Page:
Can Apex Legends be played by oneself? Yes, but not well. I’ve had teammates drop out because of server issues—of which there have been a lot since the game’s launch—and ended up in a solo team. I’ve made it to the final three squads in several of these instances, but when the game gets tight, more firepower is needed, firepower that won’t exist if a player is by themselves. The closest I ever got to winning a game as predominately a solo squad was second place with one other combatant standing. That’s not saying that Uncle Geekly’s good at Apex Legends, in fact, I strive for mediocrity, but my point is that one can’t win the game that easily going solo.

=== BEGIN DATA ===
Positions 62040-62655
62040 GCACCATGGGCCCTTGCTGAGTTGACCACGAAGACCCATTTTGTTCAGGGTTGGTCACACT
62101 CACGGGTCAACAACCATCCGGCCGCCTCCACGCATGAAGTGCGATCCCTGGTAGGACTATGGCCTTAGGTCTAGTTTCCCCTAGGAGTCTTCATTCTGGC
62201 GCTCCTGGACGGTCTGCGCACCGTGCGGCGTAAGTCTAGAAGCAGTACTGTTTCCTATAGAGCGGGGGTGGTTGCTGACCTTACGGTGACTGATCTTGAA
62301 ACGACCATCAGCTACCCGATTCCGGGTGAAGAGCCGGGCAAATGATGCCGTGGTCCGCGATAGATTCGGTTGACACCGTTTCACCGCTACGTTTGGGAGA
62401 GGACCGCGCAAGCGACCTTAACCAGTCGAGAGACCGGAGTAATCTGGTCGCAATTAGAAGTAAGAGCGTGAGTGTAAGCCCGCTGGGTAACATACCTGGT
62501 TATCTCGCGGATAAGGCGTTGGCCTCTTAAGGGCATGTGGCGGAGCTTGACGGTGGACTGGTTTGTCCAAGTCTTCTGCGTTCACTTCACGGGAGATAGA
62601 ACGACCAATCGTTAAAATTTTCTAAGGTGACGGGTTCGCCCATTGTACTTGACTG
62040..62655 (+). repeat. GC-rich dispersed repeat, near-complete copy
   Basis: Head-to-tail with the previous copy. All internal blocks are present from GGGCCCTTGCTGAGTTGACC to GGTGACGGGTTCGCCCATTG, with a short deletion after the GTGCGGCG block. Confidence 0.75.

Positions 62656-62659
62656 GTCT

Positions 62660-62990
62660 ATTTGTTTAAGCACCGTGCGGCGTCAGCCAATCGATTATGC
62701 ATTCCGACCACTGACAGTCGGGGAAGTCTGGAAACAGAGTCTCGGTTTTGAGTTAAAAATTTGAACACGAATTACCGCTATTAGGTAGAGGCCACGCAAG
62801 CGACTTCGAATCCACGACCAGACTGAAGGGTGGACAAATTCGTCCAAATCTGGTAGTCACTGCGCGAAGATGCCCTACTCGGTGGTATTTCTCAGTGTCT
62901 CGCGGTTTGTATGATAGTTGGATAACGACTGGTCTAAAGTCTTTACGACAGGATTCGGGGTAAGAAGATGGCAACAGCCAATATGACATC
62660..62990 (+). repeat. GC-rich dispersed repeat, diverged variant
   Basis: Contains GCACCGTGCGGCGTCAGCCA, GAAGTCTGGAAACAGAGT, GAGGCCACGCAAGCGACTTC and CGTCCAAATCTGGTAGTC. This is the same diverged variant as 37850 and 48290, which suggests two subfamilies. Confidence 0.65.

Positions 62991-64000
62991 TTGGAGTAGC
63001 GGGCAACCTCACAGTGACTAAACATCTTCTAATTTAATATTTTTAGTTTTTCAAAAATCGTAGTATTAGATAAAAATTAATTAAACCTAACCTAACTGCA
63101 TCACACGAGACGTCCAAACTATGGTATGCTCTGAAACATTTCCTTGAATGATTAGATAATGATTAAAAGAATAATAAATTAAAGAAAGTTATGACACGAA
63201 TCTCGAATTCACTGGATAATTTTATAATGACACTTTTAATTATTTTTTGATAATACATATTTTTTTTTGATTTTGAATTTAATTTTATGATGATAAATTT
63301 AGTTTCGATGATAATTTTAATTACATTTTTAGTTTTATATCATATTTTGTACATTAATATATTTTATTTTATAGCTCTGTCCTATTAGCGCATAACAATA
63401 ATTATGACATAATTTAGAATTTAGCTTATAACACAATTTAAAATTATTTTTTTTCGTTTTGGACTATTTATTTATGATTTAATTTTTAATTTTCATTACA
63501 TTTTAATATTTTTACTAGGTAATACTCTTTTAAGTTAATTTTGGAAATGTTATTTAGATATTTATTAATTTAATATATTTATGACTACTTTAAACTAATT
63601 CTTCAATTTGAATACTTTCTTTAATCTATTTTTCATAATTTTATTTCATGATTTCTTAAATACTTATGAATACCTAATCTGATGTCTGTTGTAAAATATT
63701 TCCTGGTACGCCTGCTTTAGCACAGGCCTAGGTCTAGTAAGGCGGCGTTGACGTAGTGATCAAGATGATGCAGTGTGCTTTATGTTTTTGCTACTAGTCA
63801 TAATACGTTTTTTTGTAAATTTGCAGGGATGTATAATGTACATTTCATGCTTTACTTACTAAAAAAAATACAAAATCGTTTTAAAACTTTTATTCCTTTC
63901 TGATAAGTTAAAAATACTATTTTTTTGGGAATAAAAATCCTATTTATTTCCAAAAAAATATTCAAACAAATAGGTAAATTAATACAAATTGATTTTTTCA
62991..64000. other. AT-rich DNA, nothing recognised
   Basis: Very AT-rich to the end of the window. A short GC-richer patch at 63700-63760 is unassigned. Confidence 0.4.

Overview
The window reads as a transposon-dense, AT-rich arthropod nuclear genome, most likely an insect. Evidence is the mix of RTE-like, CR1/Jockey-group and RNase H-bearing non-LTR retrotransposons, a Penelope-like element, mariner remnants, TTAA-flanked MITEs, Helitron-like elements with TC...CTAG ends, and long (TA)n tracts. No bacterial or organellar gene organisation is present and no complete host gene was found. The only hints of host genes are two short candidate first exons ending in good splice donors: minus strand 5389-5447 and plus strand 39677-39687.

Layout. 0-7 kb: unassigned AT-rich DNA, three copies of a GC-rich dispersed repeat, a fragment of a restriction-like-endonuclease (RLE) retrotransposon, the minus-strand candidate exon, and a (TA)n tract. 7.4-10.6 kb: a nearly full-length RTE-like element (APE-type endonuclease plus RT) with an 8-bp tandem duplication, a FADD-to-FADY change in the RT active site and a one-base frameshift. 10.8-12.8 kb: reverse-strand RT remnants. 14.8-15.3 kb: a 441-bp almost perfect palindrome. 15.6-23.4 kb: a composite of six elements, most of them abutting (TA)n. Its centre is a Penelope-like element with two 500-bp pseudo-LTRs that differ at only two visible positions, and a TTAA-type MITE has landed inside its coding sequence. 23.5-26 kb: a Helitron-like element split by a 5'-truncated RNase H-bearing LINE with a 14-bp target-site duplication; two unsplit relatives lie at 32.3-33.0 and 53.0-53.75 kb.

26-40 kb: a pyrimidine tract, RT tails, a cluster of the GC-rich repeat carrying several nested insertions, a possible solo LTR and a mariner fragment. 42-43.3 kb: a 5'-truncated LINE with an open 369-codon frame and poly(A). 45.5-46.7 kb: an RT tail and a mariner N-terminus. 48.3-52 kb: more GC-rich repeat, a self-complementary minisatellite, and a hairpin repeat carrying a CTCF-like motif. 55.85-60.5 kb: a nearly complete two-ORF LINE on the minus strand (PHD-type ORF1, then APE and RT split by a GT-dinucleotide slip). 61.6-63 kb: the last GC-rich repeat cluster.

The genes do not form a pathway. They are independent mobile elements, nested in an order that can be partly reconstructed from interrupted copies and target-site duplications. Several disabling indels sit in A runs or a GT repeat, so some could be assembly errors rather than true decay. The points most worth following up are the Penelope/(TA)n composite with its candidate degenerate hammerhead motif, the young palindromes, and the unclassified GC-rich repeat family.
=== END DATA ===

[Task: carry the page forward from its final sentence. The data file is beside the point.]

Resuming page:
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More than any other battle royal game—on the market today—Apex Legends focuses on a team dynamic and if I’m going to play a multiplayer game, I prefer a team atmosphere. I could carry this team mentality further and discuss Overwatch at length and how the character selection screen breeds discontent while Apex Legends has a more relaxed feel, but let’s say that the concept of team shines through most of Apex Legends and that’s where players will find the fun. If you prefer team based multi-player games, you may enjoy Apex Legends.

Do you agree that Apex Legends is a good team battle royal game? Do you have a character that you prefer to player more than another? Let us know in the comments.

Getting Started with Route or Network Building Games

We’re on a freeway of love in a pink Cadillac. We miss you, Aretha. Shine on, Queen of Soul.